Many years ago a Jewish acquaintance informed me the reason Moses and his people wandered in the desert for 40 years was so that all the former slaves would die off. He didn’t explain further, because he didn’t have to. I knew what he meant.
There are two conflicting desires in people: the desire to be free, and the desire to be a slave. Some think the desire to be a slave is not actually that desire, but instead the desire for security, or the desire to submit to authority. No matter how you define it, it is still, to me, ultimately, the desire to be a slave. Would that we not be like this!
Dostoevsky, in his The Brothers Karamazov, wrote the most famous chapter in all of literary history – “The Grand Inquisitor” – about people’s desire to give up their freedom as fast as possible, in order to turn themselves into slaves.
He noted people want to form communities and then find a leader to worship.
“So long as man remains free he strives for nothing so incessantly and so painfully as to find someone to worship,” says the Inquisitor. “This craving for the community of worship is the chief misery of every man individually and for all of humanity since the beginning of time.”
If you want to see a frightening and almost perfect example of this “community of worship,” watch “The Triumph of the Will,” in which a crowd of people, blissfully smiling, salute Hitler as he drives by. Thousands of them, nearly all with looks of worship on their faces. And then there is Hitler, with a look of smugness and satisfaction on his, knowing these people “love” him.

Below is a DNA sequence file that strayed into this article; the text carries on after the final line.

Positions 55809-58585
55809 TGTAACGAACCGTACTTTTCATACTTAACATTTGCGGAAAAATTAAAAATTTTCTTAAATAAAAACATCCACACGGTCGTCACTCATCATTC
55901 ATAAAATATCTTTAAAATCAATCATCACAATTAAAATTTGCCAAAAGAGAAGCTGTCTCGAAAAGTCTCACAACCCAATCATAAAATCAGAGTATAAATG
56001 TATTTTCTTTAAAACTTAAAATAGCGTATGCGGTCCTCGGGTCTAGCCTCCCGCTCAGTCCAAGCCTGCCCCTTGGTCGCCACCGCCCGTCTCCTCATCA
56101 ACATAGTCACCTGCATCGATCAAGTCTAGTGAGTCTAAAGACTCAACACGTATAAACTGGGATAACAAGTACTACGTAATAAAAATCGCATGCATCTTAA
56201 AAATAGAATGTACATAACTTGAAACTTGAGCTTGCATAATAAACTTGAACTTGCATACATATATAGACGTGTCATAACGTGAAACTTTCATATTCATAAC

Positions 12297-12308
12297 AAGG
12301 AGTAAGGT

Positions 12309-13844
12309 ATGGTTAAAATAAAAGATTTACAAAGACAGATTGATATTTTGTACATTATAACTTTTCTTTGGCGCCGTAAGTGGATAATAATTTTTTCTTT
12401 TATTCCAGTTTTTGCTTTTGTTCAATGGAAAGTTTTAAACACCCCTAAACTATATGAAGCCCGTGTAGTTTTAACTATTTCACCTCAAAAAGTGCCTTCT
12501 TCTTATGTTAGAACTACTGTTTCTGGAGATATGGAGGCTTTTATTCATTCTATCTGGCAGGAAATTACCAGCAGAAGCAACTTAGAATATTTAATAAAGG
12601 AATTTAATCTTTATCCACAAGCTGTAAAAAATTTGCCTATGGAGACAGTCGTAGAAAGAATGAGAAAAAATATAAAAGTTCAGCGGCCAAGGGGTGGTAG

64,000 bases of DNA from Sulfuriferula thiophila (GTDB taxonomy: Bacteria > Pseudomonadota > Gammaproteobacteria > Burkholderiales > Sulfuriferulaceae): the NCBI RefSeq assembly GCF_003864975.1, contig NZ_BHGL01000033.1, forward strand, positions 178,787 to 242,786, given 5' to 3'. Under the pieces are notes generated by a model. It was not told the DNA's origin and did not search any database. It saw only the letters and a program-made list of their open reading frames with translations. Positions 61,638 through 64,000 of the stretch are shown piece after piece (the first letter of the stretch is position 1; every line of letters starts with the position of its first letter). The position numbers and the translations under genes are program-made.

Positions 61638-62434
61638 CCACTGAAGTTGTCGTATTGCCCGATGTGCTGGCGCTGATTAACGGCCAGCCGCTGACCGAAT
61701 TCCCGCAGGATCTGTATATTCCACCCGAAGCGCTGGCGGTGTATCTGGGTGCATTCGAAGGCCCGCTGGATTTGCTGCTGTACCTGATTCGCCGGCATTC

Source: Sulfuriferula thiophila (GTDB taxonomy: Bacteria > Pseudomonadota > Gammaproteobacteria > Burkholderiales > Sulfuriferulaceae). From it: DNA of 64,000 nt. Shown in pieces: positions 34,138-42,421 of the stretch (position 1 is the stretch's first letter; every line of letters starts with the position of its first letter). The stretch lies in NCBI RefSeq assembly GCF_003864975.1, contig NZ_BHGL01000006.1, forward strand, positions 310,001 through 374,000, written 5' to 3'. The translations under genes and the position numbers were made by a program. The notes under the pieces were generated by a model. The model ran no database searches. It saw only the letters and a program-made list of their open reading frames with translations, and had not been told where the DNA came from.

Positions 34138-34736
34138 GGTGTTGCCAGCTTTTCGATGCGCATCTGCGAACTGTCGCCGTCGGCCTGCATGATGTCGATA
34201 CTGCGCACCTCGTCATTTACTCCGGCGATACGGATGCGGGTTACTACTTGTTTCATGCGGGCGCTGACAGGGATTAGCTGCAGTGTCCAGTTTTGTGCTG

I have seen no better example of a group worshipping its leader than this film.
Dostoevsky also wrote the way to manipulate people was through his famous trio of “miracle, mystery and authority.” He also wrote of the “base raptures of the slave…worship[ping]…deeds of witchcraft and sorcery….[who] will cast down temples and drench the earth with blood.” You can see all of this in “Triumph.”
In fact, whenever you see thousands of people smiling and worshipping their leader, seeing him as their Messiah, you can be sure the earth will be drenched with blood, because these people always have to find a scapegoat to blame their problems on, and their leader will tell them who it is.
Hitler was the authority that people worshipped (or: the sorcerer that the willing slaves were in thrall to); the flags and swastikas and the torches and bonfires created feelings of an almost religious awe (miracle and mystery), and the rest was catastrophic history.
When I imaginatively put myself in the minds of the people in that crowd, I understand what they felt. The awe, the worship of the leader, the Dionysian frenzy, the giving up of self-consciousness and self-responsibility, and of anxiety and fear and envy, and being told what good and evil is, and who is the cause of all your troubles, that warm herd feeling...how seductive!
“Didst Thou forget that man prefers peace, and even death, to freedom of choice in the knowledge of good and evil?” asks the Inquisitor. Ultimately, many people want someone else to tell them who is good and who is evil. And the person they want to tell them what is good and what is evil, are their leaders.